.44 Magnum Mania

From early 1956 until the arrival of Clint Eastwood’s Dirty Harry movies in the early 1970s, .44 Magnums from both Smith & Wesson and Ruger were easy to find. In fact it was not that unusual to find a like new specimen for sale with a box of cartridges with 44 rounds left. In those days when the .357 Magnum and .45 ACP were considered extremely powerful weapons, the .44 Magnum was more than many could handle. Then came Dirty Harry and those who had never even shot a gun suddenly wanted a .44 Magnum.

The demand was incredible, with Smith & Wesson working around the clock trying to supply the imagined need. I was one of the fortunate ones having purchased my Ruger .44 Blackhawk in the 1950s, and my Super Blackhawk as well as both a 4" and 61/2" Smith & Wesson in the early 1960s.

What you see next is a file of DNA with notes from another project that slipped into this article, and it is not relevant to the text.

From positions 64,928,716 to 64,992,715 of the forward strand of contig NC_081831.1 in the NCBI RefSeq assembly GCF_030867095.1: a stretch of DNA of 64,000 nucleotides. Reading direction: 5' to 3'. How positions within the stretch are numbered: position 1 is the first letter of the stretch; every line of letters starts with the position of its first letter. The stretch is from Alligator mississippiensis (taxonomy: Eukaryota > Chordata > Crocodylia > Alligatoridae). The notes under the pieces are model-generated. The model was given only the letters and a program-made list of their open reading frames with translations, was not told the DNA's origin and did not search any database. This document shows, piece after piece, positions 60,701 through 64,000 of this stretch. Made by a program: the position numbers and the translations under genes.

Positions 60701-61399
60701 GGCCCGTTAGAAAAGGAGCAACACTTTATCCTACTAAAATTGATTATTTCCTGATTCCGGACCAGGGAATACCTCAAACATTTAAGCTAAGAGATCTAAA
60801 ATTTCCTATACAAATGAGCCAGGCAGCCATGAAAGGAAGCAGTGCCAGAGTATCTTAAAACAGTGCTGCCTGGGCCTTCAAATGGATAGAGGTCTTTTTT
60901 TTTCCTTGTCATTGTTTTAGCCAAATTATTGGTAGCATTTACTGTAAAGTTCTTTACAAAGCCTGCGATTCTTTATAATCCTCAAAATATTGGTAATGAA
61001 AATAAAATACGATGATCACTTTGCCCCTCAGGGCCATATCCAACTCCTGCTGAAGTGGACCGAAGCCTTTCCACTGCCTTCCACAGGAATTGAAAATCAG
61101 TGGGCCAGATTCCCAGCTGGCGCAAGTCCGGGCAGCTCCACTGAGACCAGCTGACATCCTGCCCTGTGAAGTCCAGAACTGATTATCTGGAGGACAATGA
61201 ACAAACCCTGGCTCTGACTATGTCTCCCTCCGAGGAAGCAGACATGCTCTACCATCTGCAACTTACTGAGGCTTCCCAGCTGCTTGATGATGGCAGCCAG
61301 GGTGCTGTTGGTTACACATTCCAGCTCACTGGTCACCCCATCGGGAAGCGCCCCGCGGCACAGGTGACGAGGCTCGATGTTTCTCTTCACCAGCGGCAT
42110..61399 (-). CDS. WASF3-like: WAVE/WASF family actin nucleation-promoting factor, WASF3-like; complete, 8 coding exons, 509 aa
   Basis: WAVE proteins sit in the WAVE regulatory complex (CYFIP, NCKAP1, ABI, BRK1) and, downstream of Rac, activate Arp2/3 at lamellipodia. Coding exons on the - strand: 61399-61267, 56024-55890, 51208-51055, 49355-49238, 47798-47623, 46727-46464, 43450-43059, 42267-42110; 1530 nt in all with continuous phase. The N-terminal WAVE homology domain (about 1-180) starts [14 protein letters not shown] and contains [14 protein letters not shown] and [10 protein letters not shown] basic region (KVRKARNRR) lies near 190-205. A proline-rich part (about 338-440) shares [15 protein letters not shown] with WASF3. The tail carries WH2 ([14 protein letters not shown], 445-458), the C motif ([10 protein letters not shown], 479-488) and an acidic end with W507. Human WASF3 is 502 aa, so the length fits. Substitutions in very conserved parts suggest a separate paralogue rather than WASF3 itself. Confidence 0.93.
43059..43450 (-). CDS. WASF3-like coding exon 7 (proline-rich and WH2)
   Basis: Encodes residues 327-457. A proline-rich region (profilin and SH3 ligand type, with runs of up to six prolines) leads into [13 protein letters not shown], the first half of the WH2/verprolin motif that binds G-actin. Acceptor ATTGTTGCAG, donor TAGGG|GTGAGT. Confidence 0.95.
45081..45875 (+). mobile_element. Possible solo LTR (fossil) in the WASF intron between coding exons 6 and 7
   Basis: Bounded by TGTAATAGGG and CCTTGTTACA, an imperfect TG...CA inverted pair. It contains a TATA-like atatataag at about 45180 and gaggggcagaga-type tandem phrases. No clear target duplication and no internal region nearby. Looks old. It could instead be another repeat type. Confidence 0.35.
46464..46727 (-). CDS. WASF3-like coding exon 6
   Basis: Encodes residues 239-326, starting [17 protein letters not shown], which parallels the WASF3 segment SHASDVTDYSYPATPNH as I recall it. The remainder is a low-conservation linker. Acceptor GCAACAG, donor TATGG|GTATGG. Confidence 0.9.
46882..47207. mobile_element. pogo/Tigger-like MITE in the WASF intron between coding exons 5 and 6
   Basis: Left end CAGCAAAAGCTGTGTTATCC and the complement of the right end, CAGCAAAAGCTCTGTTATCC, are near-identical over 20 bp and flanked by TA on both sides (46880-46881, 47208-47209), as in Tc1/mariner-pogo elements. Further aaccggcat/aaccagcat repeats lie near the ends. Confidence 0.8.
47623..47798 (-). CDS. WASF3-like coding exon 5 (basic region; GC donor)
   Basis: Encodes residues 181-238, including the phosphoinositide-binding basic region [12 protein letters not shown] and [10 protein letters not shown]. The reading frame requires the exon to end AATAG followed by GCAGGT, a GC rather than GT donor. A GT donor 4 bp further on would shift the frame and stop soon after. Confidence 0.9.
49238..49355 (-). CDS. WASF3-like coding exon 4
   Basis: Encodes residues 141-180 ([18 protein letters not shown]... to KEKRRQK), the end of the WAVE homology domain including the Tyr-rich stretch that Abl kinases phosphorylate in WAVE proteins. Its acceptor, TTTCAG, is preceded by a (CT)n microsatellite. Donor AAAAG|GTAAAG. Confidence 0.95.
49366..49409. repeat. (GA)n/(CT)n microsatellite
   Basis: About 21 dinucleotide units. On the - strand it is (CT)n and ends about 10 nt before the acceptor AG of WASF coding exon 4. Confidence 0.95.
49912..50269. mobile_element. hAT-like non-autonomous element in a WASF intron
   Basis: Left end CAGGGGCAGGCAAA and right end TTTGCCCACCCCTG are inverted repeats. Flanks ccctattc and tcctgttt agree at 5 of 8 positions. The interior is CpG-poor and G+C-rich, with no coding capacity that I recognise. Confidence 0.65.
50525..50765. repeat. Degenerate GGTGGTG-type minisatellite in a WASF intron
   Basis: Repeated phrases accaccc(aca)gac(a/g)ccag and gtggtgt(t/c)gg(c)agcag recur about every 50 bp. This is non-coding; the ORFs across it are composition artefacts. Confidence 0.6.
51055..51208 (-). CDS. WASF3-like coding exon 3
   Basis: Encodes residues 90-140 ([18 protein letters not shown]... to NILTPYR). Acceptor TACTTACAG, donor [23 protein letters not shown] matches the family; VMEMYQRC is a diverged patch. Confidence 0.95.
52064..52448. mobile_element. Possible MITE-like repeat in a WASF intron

Something had to be done to relieve the demand and that something was the Ruger Redhawk. Arriving in 1979, the Ruger Redhawk .44 Magnum was stronger than any double action sixgun ever offered, and I still regard it as a brute of a weapon — sturdier than the Smith & Wesson and Ruger Super Blackhawk .44 Magnums. I don’t believe it’s possible to make a stronger double action revolver, which is at the same time portable and pack-able.